Hi,

Is there any benefit to declaring variables as constants other than not
being able to overwrite them by mistake?
Thanks
Simon


Nov 15 '05 #4
Jared Parsons [MSFT] <ja******@onlin e.microsoft.com > wrote:
This is true. Declaring a variable const has that implication.

In fact, every reference made to a "const" variable, will be replaced with
the value of the variable when the code is compiled. Not just method calls.

This has some reprecussions when other people depend on your code. Take the
following scenario. Company A's product depends on your dll which contains
constant definitions. They ship their product built against version 1 of
your dll. Then you ship version 2 of the dll in which some of the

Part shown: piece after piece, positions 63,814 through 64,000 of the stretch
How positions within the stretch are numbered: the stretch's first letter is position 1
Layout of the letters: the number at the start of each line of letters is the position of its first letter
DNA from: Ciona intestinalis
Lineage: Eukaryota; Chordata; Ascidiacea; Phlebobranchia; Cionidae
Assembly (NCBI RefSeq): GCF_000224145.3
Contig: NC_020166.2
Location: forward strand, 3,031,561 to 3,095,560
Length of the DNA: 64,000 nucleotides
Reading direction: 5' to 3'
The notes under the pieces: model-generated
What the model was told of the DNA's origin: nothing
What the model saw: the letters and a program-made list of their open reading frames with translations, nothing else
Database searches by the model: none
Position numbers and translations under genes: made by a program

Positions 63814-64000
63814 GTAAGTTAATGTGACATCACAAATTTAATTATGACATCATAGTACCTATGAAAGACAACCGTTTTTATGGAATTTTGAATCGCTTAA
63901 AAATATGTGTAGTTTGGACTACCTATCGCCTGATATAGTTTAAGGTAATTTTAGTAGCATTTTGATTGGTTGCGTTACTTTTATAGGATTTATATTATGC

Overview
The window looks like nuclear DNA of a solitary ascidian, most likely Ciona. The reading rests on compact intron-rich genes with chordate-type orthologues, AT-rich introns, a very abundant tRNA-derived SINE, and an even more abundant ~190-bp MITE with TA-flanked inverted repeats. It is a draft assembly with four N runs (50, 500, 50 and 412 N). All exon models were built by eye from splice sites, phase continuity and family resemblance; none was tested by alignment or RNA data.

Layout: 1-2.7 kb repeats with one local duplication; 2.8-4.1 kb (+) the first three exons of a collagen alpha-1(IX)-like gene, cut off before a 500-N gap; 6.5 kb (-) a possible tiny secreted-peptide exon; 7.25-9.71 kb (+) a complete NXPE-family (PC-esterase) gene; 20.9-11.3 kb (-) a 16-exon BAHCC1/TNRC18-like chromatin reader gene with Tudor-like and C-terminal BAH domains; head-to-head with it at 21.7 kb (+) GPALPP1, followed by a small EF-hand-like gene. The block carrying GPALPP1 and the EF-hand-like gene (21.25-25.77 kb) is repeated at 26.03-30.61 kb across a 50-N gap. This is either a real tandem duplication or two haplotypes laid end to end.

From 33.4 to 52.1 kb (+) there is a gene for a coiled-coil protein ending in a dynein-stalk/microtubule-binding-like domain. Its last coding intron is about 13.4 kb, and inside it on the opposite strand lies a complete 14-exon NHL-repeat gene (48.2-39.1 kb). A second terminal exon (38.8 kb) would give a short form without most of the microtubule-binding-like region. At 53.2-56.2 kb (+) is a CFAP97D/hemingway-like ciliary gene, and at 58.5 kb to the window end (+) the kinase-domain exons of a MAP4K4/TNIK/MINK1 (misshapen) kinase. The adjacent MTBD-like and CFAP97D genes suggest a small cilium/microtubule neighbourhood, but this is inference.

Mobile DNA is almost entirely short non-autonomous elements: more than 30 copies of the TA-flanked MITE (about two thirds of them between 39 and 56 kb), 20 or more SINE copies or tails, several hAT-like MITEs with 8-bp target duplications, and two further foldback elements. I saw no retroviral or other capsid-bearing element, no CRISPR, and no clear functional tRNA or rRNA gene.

constants' values have changed. Because Company A's product was compiled
against version 1 of your dll, they are still using the constant values from
version 1. This could potentially cause their app to break.


And this is why we have strong versioning, of course - Company A's
product should use version 1 of the DLL whether or not a version 2 is
also present.

--
Jon Skeet - <sk***@pobox.co m>
http://www.pobox.com/~skeet
If replying to the group, please do not mail me too
Nov 15 '05 #5
Thanks all

Simon
Nov 15 '05 #6
Another alternative.

Company A use a private copy of Company B's dll. That way when a global
update occurs (say in the GAC), Company A is not broken by the changes
Company B makes to their dll.

Then again, they may also be missing security updates.

--
Jared Parsons [MSFT]
ja******@online .microsoft.com